In the same vein, some students in the faculties of Law, Agriculture and Forestry, Technology, Arts and others complained that most of their lecturers refused to show up for classes last week Thursday. Affected students lamented that while they were ready to receive lectures, their lecturers refused to show up throughout the day without any explanation from the lecturers. Of course, it is a settled fact that there is a relationship that exists between the lecturer and the students. While the students have the responsibility to attend classes, it is the duty of the lecturers to come to lecture theatres to impart knowledge to the students. However, when the lecturers have refused to show up for classes without any excuse, the absence of the communication of that excuse render it inexistent. That is an abnormal situation, it is maladministration!Even Though, many of the lazy students went back to their various hostels in the evening giving little or no reactions to the dereliction of duty.

In the midst of this entire crisis, up till this moment, the University Management has not deemed it fit yet to release any communiqué regarding the state of power supply in the University community. The University Administrators have not deemed it fit to notify the studentpopulace that they are aware of the present irregularity in power supply and to explain whatever measure they are putting in place to rectify the situation. Though, the University management may be working assiduously to put things in order (Which we seriously doubt), the singular fact that the management has made us less important by its own nonchalance is in fact an administrative irresponsibility. At this stage, we need not be surprised at the students’ impatient response to the situation, when Isaac Newton has established a similar theory to the fact that “for every administrative irresponsibility; there’s an equal and opposite aggressive rascality”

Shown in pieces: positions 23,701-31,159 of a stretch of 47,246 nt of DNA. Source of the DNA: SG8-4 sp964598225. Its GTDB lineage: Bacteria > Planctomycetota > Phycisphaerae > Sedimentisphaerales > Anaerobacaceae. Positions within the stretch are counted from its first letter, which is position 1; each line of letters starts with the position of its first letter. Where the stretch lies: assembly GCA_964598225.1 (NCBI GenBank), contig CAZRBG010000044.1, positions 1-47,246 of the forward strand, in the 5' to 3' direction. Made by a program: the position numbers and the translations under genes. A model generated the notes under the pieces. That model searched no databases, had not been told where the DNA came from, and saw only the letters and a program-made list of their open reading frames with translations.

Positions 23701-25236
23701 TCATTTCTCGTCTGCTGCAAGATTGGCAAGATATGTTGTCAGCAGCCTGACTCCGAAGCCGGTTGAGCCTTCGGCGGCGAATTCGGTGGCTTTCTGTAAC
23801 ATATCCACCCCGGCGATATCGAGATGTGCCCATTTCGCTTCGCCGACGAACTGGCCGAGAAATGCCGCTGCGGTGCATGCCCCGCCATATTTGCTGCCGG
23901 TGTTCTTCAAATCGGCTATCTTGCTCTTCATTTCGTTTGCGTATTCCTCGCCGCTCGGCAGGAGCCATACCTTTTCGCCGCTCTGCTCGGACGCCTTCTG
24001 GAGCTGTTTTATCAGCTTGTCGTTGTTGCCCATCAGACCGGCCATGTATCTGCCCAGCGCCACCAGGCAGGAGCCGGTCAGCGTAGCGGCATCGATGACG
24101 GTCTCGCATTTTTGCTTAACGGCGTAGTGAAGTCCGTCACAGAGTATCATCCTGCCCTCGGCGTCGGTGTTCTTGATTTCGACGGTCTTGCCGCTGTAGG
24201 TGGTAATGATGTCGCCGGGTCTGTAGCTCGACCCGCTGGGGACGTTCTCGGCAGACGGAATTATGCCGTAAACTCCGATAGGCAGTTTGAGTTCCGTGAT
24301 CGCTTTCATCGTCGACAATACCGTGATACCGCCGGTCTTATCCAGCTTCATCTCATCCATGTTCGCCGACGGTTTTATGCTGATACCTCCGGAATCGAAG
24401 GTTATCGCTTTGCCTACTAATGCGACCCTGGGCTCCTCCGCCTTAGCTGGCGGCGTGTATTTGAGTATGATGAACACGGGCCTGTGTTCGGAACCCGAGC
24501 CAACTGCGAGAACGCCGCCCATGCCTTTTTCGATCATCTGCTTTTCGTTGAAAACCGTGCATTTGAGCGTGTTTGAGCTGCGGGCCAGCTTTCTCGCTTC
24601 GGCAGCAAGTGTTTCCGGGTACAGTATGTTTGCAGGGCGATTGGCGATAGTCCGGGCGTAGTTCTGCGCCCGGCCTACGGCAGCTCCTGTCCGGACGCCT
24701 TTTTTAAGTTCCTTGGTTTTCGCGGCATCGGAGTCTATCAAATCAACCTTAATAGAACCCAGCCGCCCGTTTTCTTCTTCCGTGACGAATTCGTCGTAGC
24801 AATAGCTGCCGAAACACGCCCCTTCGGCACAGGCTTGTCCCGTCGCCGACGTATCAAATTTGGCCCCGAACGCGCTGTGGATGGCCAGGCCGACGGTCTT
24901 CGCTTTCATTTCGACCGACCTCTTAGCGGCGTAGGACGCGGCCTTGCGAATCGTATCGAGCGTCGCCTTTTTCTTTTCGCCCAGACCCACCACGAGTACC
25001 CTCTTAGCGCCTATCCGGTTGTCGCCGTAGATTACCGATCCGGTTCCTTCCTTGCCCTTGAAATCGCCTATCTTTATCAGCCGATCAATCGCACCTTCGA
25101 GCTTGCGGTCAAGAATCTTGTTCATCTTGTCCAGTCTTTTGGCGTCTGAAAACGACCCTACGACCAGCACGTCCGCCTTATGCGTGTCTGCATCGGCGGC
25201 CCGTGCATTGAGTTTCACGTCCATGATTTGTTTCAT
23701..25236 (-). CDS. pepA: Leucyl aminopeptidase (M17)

In conclusion, it is an implied term in the social contract theory that the leaders and administrators should be responsible to their followers. It is a mere administrative courtesy that the followers should be duly notified and informed of any irregularities going on in the administrative process. The same way it is also required of the followers to be patient and understanding in responding to any administrative lapses. This will undoubtedly go a long way in ensuring that anarchy and lawlessness don’t establish their roots in a system governed by law and order. In view of this, we hereby call for an instant change from the University management’s nonchalant and indifferent way of responding to administrative irregularities like these.
EDITORIAL BOARD